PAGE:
What’s not to love about the cajon? They’re affordable, accessible, portable, versatile and most of all, a lot of fun. You don’t need to be an expert drummer or musician to be able to play one. It’s actually simpler than you think if you’re looking to jam along with your favourite songs – just check out these awesome covers on the cajon.
The popular world of the cajon can be a little overwhelming, and choosing the right one can get tricky, especially since we just want to get down to hand drumming, pronto. So here’s a rundown on what you should be looking out for when purchasing a cajon.
Types of Cajons
Cajons are a lot more than just six-sided hollow boxes. Since their humble beginnings, additions like guitar strings, snare wires and even bells have found their way onto cajons. Here are some of the common types of cajons you’ll find.
Peruvian: The OG. Originating in the tea plantations of Peru more than 200 years ago, the first cajons were probably shipping crates repurposed as drums by African slave musicians. The backs are usually made from a hardwood which has a round sound hole cut out. The front, called a tapa, is made from laminated wood. The Peruvian cajon produces a tight, dry sound. It does not have a snare.
String/Snare: These cajons are equipped with snare wires or guitar strings against the back of the striking surface. They are perfect if you’re looking to recreate the kick and snare sound of a drumkit.
What will you be using a cajon for?
Naturally, your ideal cajon option lies in its purpose. You could be playing in an acoustic band, where good projection and resonance is needed. Or if you’re just jamming out with friends covering popular songs, you might want a cajon with a snare.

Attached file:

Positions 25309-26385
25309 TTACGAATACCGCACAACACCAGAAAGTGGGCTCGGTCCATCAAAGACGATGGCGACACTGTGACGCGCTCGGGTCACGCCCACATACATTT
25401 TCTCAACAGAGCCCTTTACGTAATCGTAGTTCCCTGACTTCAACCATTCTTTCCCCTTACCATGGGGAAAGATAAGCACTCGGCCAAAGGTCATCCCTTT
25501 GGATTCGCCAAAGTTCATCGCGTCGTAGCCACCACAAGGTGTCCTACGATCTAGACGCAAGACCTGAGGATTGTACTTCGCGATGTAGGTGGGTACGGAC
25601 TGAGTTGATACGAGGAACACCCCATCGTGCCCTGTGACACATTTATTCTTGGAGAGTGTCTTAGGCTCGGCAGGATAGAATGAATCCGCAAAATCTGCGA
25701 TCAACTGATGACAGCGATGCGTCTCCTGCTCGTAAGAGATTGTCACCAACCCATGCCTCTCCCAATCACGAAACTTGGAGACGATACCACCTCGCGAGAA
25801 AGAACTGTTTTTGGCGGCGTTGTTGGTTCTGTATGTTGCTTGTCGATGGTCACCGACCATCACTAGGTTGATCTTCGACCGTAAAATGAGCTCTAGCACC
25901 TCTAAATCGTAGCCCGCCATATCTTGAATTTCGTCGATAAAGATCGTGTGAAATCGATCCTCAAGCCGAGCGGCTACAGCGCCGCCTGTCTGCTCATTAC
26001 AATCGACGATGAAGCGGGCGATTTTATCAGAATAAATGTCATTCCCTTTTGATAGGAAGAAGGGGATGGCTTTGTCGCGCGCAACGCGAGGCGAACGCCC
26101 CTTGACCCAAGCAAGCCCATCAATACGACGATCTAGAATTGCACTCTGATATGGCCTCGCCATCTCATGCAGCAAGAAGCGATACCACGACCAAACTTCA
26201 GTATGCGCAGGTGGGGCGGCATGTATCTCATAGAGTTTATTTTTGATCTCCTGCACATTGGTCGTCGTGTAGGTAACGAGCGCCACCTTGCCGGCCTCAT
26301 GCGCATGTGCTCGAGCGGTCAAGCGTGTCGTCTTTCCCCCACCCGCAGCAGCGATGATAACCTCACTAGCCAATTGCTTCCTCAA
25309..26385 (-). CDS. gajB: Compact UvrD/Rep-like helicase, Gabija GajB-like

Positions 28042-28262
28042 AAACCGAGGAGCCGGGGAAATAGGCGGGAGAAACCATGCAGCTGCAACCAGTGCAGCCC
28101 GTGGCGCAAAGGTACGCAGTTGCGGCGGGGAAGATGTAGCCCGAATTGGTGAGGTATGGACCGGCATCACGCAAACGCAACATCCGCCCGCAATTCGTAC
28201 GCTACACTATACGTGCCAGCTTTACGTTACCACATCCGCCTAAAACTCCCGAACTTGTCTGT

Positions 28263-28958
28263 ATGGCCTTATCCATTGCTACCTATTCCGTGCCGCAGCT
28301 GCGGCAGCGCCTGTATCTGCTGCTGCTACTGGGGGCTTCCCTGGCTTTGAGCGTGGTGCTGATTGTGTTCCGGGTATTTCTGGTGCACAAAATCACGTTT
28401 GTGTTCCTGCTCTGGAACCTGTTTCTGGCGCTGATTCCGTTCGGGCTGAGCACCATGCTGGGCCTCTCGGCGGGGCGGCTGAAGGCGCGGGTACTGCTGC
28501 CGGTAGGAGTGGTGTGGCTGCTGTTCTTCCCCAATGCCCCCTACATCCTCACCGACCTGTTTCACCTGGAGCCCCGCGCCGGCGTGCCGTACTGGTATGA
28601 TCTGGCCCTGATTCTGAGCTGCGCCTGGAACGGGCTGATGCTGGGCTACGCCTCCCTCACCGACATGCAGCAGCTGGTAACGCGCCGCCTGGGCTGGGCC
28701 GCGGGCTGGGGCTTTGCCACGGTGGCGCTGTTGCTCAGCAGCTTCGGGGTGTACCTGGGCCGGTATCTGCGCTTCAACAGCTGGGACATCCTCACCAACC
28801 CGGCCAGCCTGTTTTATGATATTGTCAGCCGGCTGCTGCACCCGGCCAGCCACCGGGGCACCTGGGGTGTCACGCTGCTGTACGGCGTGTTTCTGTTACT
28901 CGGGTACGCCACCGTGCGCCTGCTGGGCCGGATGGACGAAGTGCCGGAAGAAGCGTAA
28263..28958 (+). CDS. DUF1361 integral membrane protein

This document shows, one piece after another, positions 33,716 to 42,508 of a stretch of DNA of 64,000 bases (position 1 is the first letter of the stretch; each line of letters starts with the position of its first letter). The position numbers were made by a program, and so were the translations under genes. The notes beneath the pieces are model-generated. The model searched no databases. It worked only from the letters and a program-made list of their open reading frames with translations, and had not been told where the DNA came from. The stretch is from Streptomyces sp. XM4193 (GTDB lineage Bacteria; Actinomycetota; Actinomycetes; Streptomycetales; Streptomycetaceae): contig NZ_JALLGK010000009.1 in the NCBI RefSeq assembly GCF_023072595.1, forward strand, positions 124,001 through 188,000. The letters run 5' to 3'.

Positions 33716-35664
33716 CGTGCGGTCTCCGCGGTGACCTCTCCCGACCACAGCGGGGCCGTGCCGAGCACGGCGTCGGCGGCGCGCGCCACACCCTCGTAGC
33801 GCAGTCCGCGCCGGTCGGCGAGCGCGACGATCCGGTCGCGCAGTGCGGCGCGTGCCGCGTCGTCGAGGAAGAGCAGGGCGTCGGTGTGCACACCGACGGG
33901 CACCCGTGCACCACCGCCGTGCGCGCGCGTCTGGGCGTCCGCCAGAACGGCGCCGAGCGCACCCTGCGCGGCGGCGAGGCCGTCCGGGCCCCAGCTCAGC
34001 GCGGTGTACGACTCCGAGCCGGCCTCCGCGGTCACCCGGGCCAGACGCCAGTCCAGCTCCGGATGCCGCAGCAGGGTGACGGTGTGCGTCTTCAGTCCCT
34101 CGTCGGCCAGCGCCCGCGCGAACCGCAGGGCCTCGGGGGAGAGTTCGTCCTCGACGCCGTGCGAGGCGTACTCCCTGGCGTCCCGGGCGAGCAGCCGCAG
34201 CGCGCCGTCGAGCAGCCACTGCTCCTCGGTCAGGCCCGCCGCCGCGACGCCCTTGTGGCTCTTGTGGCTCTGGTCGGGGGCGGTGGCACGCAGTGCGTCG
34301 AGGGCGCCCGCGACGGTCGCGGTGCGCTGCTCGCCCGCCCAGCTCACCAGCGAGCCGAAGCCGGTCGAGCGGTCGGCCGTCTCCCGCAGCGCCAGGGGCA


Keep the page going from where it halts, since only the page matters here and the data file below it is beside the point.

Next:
Modern cajons have a host of features that allow for different sounds and even for micro adjustments which give you a wide range of tonal options. There’s something for everyone, whatever your skill level or budget.
The tapa (main striking surface) is usually secured to the frame with screws. These screws aren’t just for structural reasons – they allow you to adjust the tapa’s slap corners. The looser the corner screws are, the more cracking, clicky attack sound you can achieve when you hit it.
Subwoofer cajons, as their name suggests, have incredible bass projection. Instead of a rear-facing cutout, it features a forward projecting sound port.
Adjustable snareSome cajons give you the option of playing with the snares, or without (like a Peruvian cajon). A level outside the box allows you to adjust this on the fly. Some models have the ability to adjust the tension of the wires. The looser the wires, the more sustain and sizzle.
Like most other acoustic instruments, we always want the option of being able to amplify our sound. Look out for cajons equipped with pickups or microphones if you see yourself playing larger, live performances.
Always try before you buy. Getting comfortable with the cajon and hearing it in person is more valuable than any advice or video you come across. It’s also worth getting a salesperson or a friend to try it for you, so you can hear the cajon from a distance, as certain frequencies are more audible further away.